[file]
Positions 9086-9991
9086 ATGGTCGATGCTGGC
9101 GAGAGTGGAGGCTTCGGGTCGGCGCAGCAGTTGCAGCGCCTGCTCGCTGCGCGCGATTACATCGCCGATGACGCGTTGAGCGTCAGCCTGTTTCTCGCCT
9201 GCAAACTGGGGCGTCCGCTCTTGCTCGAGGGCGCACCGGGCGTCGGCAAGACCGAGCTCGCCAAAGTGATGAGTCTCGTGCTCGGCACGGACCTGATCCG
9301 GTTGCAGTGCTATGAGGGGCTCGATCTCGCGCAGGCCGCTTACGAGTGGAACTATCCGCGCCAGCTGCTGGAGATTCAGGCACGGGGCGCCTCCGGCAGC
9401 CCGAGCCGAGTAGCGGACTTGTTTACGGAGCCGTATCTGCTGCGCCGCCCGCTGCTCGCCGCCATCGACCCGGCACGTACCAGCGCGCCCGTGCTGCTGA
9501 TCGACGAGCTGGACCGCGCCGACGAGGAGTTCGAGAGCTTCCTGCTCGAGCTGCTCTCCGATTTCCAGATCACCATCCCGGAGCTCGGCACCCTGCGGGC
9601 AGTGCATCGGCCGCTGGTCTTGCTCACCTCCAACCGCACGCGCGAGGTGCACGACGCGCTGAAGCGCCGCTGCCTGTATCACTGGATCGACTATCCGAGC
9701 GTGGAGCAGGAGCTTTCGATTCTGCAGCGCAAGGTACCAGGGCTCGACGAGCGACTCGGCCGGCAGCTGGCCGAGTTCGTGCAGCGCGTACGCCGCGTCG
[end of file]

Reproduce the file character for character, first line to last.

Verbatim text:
Positions 9086-9991
9086 ATGGTCGATGCTGGC
9101 GAGAGTGGAGGCTTCGGGTCGGCGCAGCAGTTGCAGCGCCTGCTCGCTGCGCGCGATTACATCGCCGATGACGCGTTGAGCGTCAGCCTGTTTCTCGCCT
9201 GCAAACTGGGGCGTCCGCTCTTGCTCGAGGGCGCACCGGGCGTCGGCAAGACCGAGCTCGCCAAAGTGATGAGTCTCGTGCTCGGCACGGACCTGATCCG
9301 GTTGCAGTGCTATGAGGGGCTCGATCTCGCGCAGGCCGCTTACGAGTGGAACTATCCGCGCCAGCTGCTGGAGATTCAGGCACGGGGCGCCTCCGGCAGC
9401 CCGAGCCGAGTAGCGGACTTGTTTACGGAGCCGTATCTGCTGCGCCGCCCGCTGCTCGCCGCCATCGACCCGGCACGTACCAGCGCGCCCGTGCTGCTGA
9501 TCGACGAGCTGGACCGCGCCGACGAGGAGTTCGAGAGCTTCCTGCTCGAGCTGCTCTCCGATTTCCAGATCACCATCCCGGAGCTCGGCACCCTGCGGGC
9601 AGTGCATCGGCCGCTGGTCTTGCTCACCTCCAACCGCACGCGCGAGGTGCACGACGCGCTGAAGCGCCGCTGCCTGTATCACTGGATCGACTATCCGAGC
9701 GTGGAGCAGGAGCTTTCGATTCTGCAGCGCAAGGTACCAGGGCTCGACGAGCGACTCGGCCGGCAGCTGGCCGAGTTCGTGCAGCGCGTACGCCGCGTCG